On reaching Johannesburg early on the Saturday morning, I was welcomed by warmth not felt in the UK for some time, having moved from northern hemisphere spring to southern hemisphere autumn. The journey through immigration was slow, despite the early hour but it killed some of the four hours I had to wait at the airport for the connecting flight. I also spent a bit of time looking out of the large window near to the Air Botswana check-in desk, trying to see some of my first African wildlife. The were good numbers of swallows and swifts flying around the outside of the terminal although I struggled to identify them as my Botswana bird book was at the bottom of my luggage.

Eventually, I took off on the second flight, a late morning plane to Maun (pronounced Ma-oon), the gateway town to the Okavango. The flight was a little less comfortable than the first, the 50-seater twin propeller plane certainly had less leg room and the air was a little warmer inside, but after the 11-hour first flight, the two-hours onboard the second seemed to go very quickly. Leaving the plane at Maun, I was immediately hit by the heat coming down from the strong sun and radiating back up from the concrete beneath my feet. In the early afternoon, the temperature must have been in the 30s and it was with a little relief that I got into the terminal, only to be met by a longish wait to get through immigration. Out on the other side, I met the other members of the group and our guide for the week, Kabo or KB for short. We loaded our bags into the trailer and then climbed into the opensided Landcruiser safari truck to start our journey into the Okavango.

We were soon out of the centre of Maun, and onto wide, straight roads with even wider verges dotted with small stalls and, behind, the small breeze-block houses and homesteads became steadily less frequent as we travelled out of the town. The tarmac abruptly ran out and KB switched from two- to four-wheel drive before heading onto the dirt tracks that would take us well away from the town. The wind rushing through the open-sided truck was welcome as it took the edge away from the afternoon heat and the canvas roof kept the strong sun off our heads.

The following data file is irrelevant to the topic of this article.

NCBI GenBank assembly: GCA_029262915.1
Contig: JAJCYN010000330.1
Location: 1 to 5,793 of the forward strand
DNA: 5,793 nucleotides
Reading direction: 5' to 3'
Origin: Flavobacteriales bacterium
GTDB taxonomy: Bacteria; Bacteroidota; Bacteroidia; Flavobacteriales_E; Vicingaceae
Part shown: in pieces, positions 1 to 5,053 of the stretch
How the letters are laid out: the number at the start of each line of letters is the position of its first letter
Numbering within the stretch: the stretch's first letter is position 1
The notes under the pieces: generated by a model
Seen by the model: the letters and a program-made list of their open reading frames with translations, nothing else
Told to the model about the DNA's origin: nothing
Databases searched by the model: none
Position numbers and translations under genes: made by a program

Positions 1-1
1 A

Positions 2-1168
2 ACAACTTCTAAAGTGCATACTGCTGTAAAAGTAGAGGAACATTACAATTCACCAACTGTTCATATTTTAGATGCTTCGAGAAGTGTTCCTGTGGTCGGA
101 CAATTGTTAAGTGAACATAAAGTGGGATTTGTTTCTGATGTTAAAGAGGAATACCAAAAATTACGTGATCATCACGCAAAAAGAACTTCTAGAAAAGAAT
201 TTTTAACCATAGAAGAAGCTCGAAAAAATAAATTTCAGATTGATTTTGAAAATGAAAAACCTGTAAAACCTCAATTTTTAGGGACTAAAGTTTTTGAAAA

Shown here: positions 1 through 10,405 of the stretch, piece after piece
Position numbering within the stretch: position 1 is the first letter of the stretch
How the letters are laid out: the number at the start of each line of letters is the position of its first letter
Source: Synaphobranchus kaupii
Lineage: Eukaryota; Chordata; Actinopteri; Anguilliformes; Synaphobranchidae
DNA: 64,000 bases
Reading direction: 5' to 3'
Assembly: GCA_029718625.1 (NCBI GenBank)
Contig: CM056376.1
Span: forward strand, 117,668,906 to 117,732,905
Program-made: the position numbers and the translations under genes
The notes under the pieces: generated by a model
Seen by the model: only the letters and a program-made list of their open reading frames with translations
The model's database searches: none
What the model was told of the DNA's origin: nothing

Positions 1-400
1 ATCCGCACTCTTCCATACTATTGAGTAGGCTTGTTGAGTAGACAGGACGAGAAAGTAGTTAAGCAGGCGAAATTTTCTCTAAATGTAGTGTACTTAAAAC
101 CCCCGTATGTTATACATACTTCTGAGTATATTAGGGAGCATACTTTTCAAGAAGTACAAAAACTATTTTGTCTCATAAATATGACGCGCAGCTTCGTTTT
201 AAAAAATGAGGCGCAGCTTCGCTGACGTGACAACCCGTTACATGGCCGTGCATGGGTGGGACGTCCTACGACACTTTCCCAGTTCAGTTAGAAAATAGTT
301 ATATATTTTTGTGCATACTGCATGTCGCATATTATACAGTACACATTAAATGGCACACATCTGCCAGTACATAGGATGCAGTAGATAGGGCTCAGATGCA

The road certainly wasn’t smooth, more like a washboard, and we often had to slow to manoeuvre around dried up mud pot-holes that looked like they could have swallowed up whole cars when wet. However, after being sat on planes or in airports for the previous twenty-four hours, it was a relief to be out in the open air and moving ever nearer to our first destination. The hours passed quite quickly as we moved on and soon we started to see wildlife (after only seeing cows, goats and donkeys for the first part of the journey). There were plenty of birds, although they were difficult to identify at speed but soon we came across something more obvious and were stopped in our tracks as elephants crossed the road in front of us – we had definitely landed in Africa!
After a few more stops to watch groups of elephant, zebra and giraffe, we neared the first of our two bases for the week; the Khwai Development Trust reserve at the north-eastern edge of the Okavango. As we approached our campsite, we came across our first water-covered track (what was to become a common sight on this trip), which the truck waded through and was still dripping as we arrived at our new home.